Shepardizing

Shepardizing

A term used in the legal profession to describe the process of using a citator to discover the history of a case or statute to determine whether it is still good law.

The expression is derived from the act of using Shepard's Citations. An individual checking a citation by shepardizing a case will be able to find out various information, such as how often the opinion has been followed in later cases and whether a particular case has been overruled or modified.

Cross-references

Shepard's® Citations.

References in periodicals archive ?
It also deletes the appendix on Shepardizing in print.
* Shifting minor routines to Secretaries or Word Processing departments (pulling cases, statutes, Shepardizing, cite checking, monitoring dockets, etc.)
Full text searching enables a new emphasis on quotes over holdings and "words over concepts." (8) Gone are the days of hunting for principles of law in a digest or Shepardizing a case for ones with similar facts.
A number of factors distinguish online medical journal data (such as MEDLINE/PubMed and Scopus) from legal research databases (Lexis Nexis and Westlaw); however, one major difference that could substantially improve the experience of users of medical journal databases is the adoption of a technique from legal research databases known as "shepardizing" [1-4].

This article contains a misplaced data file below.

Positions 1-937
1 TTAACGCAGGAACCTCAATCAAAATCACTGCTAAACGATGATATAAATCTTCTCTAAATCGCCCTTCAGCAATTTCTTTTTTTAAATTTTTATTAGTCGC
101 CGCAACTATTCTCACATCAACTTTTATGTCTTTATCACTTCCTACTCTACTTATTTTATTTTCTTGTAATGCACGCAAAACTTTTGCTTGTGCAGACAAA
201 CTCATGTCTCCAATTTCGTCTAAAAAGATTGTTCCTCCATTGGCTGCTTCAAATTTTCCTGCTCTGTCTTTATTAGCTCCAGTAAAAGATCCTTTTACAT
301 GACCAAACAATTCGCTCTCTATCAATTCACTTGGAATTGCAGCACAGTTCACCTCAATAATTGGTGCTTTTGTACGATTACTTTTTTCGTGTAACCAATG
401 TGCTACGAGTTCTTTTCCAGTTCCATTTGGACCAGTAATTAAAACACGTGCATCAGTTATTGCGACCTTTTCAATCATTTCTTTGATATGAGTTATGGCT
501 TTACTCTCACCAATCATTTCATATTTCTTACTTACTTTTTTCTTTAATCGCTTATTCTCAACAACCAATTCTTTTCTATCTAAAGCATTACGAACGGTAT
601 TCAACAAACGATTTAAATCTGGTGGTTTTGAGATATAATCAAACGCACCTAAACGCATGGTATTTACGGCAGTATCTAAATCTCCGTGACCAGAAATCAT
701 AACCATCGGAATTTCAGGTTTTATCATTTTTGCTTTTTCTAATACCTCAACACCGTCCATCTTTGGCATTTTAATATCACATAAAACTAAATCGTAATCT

Keyciting and Shepardizing are also critical to ensure the law you cite is still valid.
two searches: 1) shepardizing Lands Council and 2) performing a search
(36) First used at common law primarily for oral "Shepardizing," amicus filers also called attention to "manifest error, to the death of a party to the proceeding, and to existing appropriate statutes." (37) For example, in Prince's Case, (38) two amici alerted the court to a provision in the Act of Parliament which they thought helpful to the decision of the case.
(30.) Shepardizing the opinion establishes that thirty-one cases have cited Citrin since the decision was issued in March 2006.
This Rule has particular applicability in cases where a lawyer has done some research, but failed to perform a basic task, such as Shepardizing. (49) A number of courts have faulted attorneys for failing to Shepardize, either in print or, more recently, electronically.
"Shepardizing" Chevron on Lexis produces 1,070 citing decisions in the five year period between 1984 and 1989 immediately following the original Chevron decision.
The days of getting eye strain from Shepardizing cases are gone; computerized tools replace the red books and scattered pamphlets you remember with fear and loathing.